Read Elliot and the Goblin War Online
Authors: Jennifer A. Nielsen
Tags: #Juvenile Fiction, #Action & Adventure, #General, #Humorous Stories, #Fantasy & Magic
Copyright © 2010 by Jennifer A. Nielsen
Cover and internal illustrations © Gideon Kendall
Cover and internal design © 2010 by Sourcebooks, Inc.
Cover design by Gothamhaus Design
Cover images © Cloudniners/iStockPhoto.com
Sourcebooks and the colophon are registered trademarks of Sourcebooks, Inc.
All rights reserved. No part of this book may be reproduced in any form or by any electronic or mechanical means, including information storage and retrieval systems—except in the case of brief quotations embodied in critical articles or reviews—without permission in writing from its publisher, Sourcebooks, Inc.
The characters and events portrayed in this book are fictitious or are used fictitiously. Any similarity to real persons, living or dead, is purely coincidental and not intended by the author.
Published by Sourcebooks Jabberwocky, an imprint of Sourcebooks, Inc.
P.O. Box 4410, Naperville, Illinois 60567-4410
Fax: (630) 961-2168
Library of Congress Cataloging-in-Publication data is on file with the publisher.
Source of Production: Sheridan Books, Chelsea, Michigan, USA
Date of Production: September 2010
Run Number: 13199
Table of Contents
For Bridger, who can become anything he wants.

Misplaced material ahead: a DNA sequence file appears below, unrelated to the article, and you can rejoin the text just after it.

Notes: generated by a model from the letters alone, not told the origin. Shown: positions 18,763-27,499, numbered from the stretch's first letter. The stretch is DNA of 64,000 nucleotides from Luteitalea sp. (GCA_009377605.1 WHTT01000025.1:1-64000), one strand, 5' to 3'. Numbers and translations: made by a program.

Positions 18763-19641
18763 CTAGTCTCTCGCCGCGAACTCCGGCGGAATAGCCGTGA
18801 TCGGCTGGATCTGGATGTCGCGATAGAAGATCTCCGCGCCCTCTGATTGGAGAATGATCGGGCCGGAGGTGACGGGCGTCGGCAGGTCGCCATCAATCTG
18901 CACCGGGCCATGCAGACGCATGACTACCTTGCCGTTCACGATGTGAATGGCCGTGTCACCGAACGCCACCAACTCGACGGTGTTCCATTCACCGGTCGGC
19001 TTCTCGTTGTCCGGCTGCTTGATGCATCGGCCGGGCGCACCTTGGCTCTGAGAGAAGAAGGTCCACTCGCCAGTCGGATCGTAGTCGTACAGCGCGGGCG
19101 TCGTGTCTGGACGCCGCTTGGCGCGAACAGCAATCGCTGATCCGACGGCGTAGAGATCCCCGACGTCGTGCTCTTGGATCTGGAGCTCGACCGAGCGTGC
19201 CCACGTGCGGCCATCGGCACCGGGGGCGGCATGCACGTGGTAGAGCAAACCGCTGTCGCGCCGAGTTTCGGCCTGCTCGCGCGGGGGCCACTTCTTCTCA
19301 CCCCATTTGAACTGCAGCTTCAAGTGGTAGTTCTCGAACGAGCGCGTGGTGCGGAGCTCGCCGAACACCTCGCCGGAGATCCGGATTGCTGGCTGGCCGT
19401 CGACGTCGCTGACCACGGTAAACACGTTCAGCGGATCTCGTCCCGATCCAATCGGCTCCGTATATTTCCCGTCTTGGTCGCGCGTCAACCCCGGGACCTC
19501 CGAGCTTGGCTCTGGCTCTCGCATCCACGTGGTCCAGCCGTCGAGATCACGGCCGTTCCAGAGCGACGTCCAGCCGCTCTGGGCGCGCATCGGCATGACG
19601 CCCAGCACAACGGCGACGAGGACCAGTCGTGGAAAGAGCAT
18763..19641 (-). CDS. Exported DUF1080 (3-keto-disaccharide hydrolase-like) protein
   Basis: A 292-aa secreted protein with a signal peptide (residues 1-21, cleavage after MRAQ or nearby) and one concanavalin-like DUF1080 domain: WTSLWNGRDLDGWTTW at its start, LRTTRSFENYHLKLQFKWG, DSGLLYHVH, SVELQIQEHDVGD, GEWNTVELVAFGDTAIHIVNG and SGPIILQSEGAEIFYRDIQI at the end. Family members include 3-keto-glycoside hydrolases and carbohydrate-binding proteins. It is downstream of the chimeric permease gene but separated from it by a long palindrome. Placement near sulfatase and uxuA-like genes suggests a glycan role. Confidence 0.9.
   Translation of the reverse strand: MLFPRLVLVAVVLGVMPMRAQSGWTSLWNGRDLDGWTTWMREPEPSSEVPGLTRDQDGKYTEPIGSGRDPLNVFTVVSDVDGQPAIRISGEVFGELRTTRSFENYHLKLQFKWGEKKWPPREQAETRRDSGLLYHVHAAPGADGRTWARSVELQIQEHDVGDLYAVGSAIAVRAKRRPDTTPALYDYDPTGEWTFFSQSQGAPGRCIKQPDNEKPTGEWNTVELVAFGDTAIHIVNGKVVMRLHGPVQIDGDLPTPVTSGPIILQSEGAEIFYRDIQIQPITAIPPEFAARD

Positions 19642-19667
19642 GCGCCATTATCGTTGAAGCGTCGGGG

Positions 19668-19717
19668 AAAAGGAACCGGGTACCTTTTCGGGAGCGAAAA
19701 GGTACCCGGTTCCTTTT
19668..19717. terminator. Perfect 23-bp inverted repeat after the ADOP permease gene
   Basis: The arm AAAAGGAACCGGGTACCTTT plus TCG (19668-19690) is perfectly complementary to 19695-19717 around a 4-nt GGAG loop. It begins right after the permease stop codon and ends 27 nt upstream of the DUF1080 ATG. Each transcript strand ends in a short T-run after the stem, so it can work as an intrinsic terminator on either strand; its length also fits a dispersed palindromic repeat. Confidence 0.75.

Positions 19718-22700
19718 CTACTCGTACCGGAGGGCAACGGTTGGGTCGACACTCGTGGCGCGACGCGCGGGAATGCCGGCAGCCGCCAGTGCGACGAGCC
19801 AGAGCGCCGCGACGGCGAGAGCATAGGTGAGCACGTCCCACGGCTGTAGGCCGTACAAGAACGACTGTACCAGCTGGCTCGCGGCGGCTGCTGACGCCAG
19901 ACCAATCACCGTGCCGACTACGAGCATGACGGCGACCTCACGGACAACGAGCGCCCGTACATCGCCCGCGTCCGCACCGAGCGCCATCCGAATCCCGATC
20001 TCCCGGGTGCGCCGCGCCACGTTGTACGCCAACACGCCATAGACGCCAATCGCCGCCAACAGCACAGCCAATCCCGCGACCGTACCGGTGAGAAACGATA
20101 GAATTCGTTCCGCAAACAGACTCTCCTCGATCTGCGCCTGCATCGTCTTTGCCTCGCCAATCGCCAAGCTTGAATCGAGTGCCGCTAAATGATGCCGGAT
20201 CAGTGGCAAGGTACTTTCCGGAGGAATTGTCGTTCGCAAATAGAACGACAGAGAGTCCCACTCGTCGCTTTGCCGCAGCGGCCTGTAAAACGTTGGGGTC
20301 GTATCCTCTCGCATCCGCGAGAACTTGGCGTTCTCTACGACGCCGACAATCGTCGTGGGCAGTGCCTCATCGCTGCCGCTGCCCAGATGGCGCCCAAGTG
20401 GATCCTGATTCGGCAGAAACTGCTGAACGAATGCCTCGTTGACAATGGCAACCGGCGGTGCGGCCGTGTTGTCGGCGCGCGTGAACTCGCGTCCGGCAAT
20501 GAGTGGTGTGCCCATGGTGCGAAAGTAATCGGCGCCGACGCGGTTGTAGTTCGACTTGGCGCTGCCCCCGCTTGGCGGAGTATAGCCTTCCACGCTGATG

As of today, there are only seven children who have ever read this book and lived to tell about it. Ninety-five children successfully read the first chapter, but upon beginning chapter 2, they started blabbering in some language known only as “Flibberish,” which makes it very hard to tell their parents why they can’t finish their homework. Thirty-eight children made it halfway through this wretched book before their brains simply shut down and they began sucking their thumbs through their noses.
But these are minor problems compared to what happened to those who read the final chapters of this book. The only thing known for sure is that something in chapter 15 seems to make body parts fall off.
If you’re very brave, one of those who would battle a dragon with only a toothpick for a sword, perhaps you are willing to take your chances and turn the page. But before you read even one more sentence, be sure that you have told your family who gets your favorite toys if you do not survive this book. Read it now, if you dare. But don’t say you haven’t been warned, for this is the story that unfolds the mysteries of the Underworld. Turn the page and begin
Elliot and the Goblin War
When he was eight years old, Elliot Penster started an interspecies war. Don’t blame him. As anyone who has ever started an interspecies war will tell you, it’s not that difficult to do.
Elliot had spent the evening trick-or-treating. Everyone thought he was dressed as a hobo, but he wasn’t. He didn’t have money for a Halloween costume, and so he’d just gone in his everyday clothes.
On that night, his everyday clothes were a pair of his big brother’s old jeans with a hole in one knee, a T-shirt that sort of fit if he didn’t lift his arms up, and a long-sleeved plaid shirt over it that
fit. He also wore two different shoes, which weren’t part of his everyday clothes. It’s just that he couldn’t find their matches.
Either way, he was on his way home with a big sack of candy, which is all that ever really matters on Halloween. He dipped his face into his sack and sniffed up the blend of chocolate, fruit, and sugar smells. And lead? Elliot pulled an orange pencil from his sack and then dropped it back in. Who gives pencils for Halloween? Probably the dentist over on Apple Lane.